The other point I wish to make is in a way subsidiary. I should like to attain the greatest possible consensus on these matters consistent with the principles that I have enunciated. For that reason I will give the closest attention to everything that comes from Members of the Committee.

As regards the proposals in the amendment, in my view the statements, so far as they go, are unexceptionable. The noble Lord, Lord Irvine of Lairg, suggested to me earlier that I might agree with myself--as if that was a good thing to do. On this matter, the objectives were set out in the Government's White Paper and therefore I agree with them wholeheartedly. It is possible to improve matters and in other respects I am content to disagree with

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myself where I have seen that an earlier view of mine was not substantially correct and can be improved upon. That is the purpose of these debates at Committee stage.

I do not wish to go into all the matters raised by Members of the Committee. So far as they reflect on the earlier parts of the Bill, I entirely agree with the objectives. By reference to them, I shall be happy to test all the subsequent amendments.

As the noble Lord, Lord Meston, pointed out in his observations, the amendment does not include a reference to Part III of the Bill. For obvious reasons, the White Paper did not deal with that and therefore change is required. I noticed that the noble Lord, Lord Stallard, departing from the earlier form of his amendment, dropped the final objective which was in the White Paper. It concerned minimising costs to parties and to the taxpayer. I regard that also as an important objective because unnecessary costs spent on the divorce will mean resources being unavailable for the support of the family unit affected or of subsequent relationships. Those are important additions which might be made.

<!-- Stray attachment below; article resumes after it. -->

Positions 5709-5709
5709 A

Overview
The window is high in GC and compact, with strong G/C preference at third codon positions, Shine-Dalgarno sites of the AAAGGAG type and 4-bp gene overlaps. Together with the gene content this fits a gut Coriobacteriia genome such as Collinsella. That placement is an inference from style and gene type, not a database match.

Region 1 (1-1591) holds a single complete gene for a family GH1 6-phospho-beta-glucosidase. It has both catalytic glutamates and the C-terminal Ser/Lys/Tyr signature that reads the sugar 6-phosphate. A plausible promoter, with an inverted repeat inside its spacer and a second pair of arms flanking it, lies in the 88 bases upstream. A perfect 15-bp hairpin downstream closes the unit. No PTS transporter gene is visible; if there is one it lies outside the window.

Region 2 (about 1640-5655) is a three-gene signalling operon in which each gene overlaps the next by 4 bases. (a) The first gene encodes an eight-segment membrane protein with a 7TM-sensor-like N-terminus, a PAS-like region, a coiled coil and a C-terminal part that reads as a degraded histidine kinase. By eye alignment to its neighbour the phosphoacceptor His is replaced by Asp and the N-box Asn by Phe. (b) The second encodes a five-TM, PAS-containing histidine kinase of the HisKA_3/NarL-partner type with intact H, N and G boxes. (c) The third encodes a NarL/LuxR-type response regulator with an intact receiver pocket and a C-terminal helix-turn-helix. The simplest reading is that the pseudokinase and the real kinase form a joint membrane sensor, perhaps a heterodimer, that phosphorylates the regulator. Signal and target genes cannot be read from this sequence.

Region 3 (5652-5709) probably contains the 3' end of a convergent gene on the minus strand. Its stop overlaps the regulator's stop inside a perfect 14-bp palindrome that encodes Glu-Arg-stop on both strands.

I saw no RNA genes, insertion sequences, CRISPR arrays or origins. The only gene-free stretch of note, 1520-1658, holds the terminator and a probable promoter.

The noble Lord, Lord Irvine of Lairg, mentioned that there is sometimes difficulty about the incorporation of such a clause because of its effect. I have taken preliminary advice about it but the Committee would wish it to be considered more fully in relation to the final formulation. Apart from anything else, Part III has to be taken into account.

So far as they go, the general objectives as stated are entirely correct in my view and I endorse them. I have no difficulty whatever in incorporating them in the Bill, assuming that I am advised that it is wise to do so in the full context of the Bill. Whether or not that is advisable, I am greatly obliged to the noble Lord, Lord Stallard, and others who put their names to the amendment for putting forward the objectives. I am content that all the later amendments to the Bill should be judged by those objectives.

It would be quite wrong for me to go into the detail of points raised in what have been described as "Second Reading speeches". We shall come to all that in due course. I simply indicate my view about matters at the moment. If the noble Lord, Lord Stallard, is prepared to withdraw the amendment, I have no doubt that we can return to whether or not it should be altered or formally incorporated into the Bill at a later stage.

Lord Stallard: I am grateful to the noble and learned Lord for his response. I fully appreciate that he cannot be expected to deal with everything on the hoof and, if he has second thoughts on anything, I look forward to his further agreement on Report.

He referred to paragraph (e) of the original amendment which I believed would be covered by other amendments and dealt with in far more detail than we could apply to it now. I therefore left that matter for future amendment. I hope that we shall then be able to discuss it constructively. In the meantime, I thank the noble and learned Lord very much for his reply. I beg leave to withdraw the amendment.